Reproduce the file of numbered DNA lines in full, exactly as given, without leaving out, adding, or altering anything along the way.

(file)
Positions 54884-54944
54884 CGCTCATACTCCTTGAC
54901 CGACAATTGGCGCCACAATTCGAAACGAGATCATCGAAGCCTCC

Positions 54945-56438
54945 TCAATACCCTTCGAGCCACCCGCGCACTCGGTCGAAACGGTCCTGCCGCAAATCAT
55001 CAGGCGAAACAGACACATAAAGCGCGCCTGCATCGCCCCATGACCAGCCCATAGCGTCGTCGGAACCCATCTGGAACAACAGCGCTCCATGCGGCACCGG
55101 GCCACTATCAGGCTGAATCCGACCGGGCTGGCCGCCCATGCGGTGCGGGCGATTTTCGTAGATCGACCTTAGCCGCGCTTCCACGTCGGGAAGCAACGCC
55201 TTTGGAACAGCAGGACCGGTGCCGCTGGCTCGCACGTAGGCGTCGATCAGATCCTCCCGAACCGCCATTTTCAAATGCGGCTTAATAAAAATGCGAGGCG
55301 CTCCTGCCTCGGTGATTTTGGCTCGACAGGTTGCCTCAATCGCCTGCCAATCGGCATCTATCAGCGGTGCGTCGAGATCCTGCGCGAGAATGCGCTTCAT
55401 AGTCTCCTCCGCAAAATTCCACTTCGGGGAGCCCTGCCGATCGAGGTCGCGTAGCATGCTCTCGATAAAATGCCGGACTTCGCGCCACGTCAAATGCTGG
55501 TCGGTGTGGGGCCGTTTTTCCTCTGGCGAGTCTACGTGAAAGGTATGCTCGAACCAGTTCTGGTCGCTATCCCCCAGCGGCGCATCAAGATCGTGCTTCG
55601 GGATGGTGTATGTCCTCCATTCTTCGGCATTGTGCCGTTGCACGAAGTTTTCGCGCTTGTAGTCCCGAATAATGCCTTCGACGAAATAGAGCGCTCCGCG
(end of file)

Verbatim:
Positions 54884-54944
54884 CGCTCATACTCCTTGAC
54901 CGACAATTGGCGCCACAATTCGAAACGAGATCATCGAAGCCTCC

Positions 54945-56438
54945 TCAATACCCTTCGAGCCACCCGCGCACTCGGTCGAAACGGTCCTGCCGCAAATCAT
55001 CAGGCGAAACAGACACATAAAGCGCGCCTGCATCGCCCCATGACCAGCCCATAGCGTCGTCGGAACCCATCTGGAACAACAGCGCTCCATGCGGCACCGG
55101 GCCACTATCAGGCTGAATCCGACCGGGCTGGCCGCCCATGCGGTGCGGGCGATTTTCGTAGATCGACCTTAGCCGCGCTTCCACGTCGGGAAGCAACGCC
55201 TTTGGAACAGCAGGACCGGTGCCGCTGGCTCGCACGTAGGCGTCGATCAGATCCTCCCGAACCGCCATTTTCAAATGCGGCTTAATAAAAATGCGAGGCG
55301 CTCCTGCCTCGGTGATTTTGGCTCGACAGGTTGCCTCAATCGCCTGCCAATCGGCATCTATCAGCGGTGCGTCGAGATCCTGCGCGAGAATGCGCTTCAT
55401 AGTCTCCTCCGCAAAATTCCACTTCGGGGAGCCCTGCCGATCGAGGTCGCGTAGCATGCTCTCGATAAAATGCCGGACTTCGCGCCACGTCAAATGCTGG
55501 TCGGTGTGGGGCCGTTTTTCCTCTGGCGAGTCTACGTGAAAGGTATGCTCGAACCAGTTCTGGTCGCTATCCCCCAGCGGCGCATCAAGATCGTGCTTCG
55601 GGATGGTGTATGTCCTCCATTCTTCGGCATTGTGCCGTTGCACGAAGTTTTCGCGCTTGTAGTCCCGAATAATGCCTTCGACGAAATAGAGCGCTCCGCG